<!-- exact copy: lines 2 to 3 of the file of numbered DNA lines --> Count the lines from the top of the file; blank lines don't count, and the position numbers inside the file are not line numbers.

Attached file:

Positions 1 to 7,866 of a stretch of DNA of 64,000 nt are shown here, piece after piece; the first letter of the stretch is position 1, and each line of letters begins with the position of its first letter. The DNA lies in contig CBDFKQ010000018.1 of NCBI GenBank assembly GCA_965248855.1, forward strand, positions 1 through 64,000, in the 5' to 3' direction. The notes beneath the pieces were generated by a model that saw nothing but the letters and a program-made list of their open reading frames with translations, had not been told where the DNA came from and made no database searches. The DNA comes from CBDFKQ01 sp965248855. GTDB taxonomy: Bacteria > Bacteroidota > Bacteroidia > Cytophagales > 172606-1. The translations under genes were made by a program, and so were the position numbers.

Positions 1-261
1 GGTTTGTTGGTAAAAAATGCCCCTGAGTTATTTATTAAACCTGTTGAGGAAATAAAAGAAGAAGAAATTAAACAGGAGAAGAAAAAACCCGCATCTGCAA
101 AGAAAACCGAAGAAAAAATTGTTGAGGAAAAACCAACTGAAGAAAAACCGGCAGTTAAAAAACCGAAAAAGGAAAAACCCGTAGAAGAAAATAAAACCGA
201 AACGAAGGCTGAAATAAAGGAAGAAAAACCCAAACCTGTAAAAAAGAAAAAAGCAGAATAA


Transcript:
Positions 1-261
1 GGTTTGTTGGTAAAAAATGCCCCTGAGTTATTTATTAAACCTGTTGAGGAAATAAAAGAAGAAGAAATTAAACAGGAGAAGAAAAAACCCGCATCTGCAA